From Grave to Green: The Fascinating World Behind Car Recycling
Updated: Sep 13, 2022
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By Gabe Vargas
What happens when you choose car recycling? For one, the air suddenly becomes a little clearer. So you can breathe easier, knowing that a major step toward helping the planet could take so little effort on your part. With the proliferation of rail-trails and public transit, more people are already choosing healthier and greener alternatives for their daily commute.
Recycling your rig is not only en vogue, it is friendly to the environment. And the auto-recycling industry is a fast-growing one. Besides, when else would you dump out 10,000 parts – all at once – where someone with the talent is just waiting to turn them back into a valuable commodity?
To put it another way: The auto recycling industry is huge. Actually, it’s the 16th-largest industry in the nation. According to the Automotive Recycling Association (ARA), “the professional automotive recycling industry is a vibrant and thriving part of the automotive supply chain.”
Car Recycling: The Impact on the Environment & More
In the United States, automotive recycling businesses employ more than 140,000 people at more than 9,000 locations, representing over $32 billion in sales annually, the group noted on its website.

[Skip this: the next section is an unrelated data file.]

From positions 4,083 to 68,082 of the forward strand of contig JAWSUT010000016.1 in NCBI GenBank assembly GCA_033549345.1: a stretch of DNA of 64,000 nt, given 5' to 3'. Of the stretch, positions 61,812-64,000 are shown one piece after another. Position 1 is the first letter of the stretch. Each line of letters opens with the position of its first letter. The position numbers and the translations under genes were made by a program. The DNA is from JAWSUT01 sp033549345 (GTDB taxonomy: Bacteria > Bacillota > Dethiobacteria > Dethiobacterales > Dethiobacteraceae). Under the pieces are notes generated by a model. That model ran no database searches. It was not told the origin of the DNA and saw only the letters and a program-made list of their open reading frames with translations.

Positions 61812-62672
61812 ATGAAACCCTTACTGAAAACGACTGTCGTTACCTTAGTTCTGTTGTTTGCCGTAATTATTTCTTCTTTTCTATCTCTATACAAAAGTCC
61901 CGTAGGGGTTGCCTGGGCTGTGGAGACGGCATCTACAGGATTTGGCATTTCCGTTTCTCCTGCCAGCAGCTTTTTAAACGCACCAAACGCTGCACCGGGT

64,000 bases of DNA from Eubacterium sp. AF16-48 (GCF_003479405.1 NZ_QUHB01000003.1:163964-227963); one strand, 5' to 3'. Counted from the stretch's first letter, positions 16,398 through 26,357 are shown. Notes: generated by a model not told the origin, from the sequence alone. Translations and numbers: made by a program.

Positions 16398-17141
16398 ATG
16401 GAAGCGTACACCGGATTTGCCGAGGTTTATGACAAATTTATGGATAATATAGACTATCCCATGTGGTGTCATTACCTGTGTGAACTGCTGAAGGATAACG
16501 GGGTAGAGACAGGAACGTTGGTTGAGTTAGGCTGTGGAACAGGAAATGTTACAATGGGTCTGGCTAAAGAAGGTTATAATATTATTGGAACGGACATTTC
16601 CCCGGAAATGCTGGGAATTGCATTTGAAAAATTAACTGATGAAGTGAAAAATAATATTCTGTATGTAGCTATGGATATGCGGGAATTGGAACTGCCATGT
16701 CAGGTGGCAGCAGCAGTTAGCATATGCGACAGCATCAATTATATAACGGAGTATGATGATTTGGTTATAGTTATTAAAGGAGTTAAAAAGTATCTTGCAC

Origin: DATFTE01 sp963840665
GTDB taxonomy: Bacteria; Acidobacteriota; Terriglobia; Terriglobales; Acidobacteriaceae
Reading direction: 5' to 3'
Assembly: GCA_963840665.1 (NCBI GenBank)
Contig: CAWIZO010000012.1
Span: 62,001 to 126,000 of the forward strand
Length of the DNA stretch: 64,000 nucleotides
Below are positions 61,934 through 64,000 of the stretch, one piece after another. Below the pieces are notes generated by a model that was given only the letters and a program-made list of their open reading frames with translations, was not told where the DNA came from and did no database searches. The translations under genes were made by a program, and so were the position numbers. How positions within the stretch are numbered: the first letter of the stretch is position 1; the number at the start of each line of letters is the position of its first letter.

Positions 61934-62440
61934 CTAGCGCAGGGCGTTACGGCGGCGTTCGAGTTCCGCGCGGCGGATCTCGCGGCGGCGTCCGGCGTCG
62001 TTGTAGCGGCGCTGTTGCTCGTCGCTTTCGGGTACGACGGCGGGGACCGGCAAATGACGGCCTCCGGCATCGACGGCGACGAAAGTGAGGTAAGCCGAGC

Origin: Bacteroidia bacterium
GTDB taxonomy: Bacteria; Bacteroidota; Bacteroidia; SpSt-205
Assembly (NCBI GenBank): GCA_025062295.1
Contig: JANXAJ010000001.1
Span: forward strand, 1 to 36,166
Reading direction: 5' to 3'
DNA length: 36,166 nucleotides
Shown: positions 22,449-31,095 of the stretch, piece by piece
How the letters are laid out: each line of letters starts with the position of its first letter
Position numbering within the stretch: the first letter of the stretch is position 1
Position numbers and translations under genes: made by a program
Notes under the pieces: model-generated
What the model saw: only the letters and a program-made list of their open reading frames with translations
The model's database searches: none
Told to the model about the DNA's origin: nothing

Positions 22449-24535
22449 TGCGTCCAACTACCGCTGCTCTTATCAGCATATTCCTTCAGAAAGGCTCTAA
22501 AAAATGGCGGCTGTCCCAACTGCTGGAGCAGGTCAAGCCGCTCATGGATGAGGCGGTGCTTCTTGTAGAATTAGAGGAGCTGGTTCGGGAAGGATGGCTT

If you are reading this article, you care about the environment and want to know more. The enviro-bent to this story is a multi-layered win-win-win scenario for the industry, consumers, and the planet.
Why? For one, using recycled parts for auto repair and manufacturing saves up to 80 percent vs. buying new, not to mention the positive impact on landfills near and far.
But that’s not the only way car recycling is earth-friendly: According to The Balance, the North American automotive recycling industry also saves around 85 million barrels of oil each year.
And auto consumers? They gain the satisfaction of knowing they are taking at least one small step to help save the planet, while opening the door to valuable new recycled products.
One Person’s Recycled Car is Another Person’s…
Not only do new cars come from old cars, but experts also estimate that 80 percent of automobile parts that can be recycled and are breathing life into:
The American online resource for auto information, Edmunds.com, details the greening-by-auto-recycling trend, including a hefty list of vehicles built with recycled and sustainable components.
After all, purchasing a car or truck made with these parts is just as vital as scrapping one for parts at the end of the road.
Chrome and glass are far from the only materials the scrap vehicle industry re-uses, and these metal alloys can be reused multiple times over:
The Link Between Clean Air and Car Recycling
Automobile graveyards, junkyards, and landfills are stark reminders of the value that inoperable vehicles can have on the earth – once they are properly recycled. But how does that impact emissions?
The Alliance of Automobile Manufacturers points out that by using recycled metals, emissions of carbon dioxide (CO2) – a potent greenhouse gas – are reduced in the manufacturing process.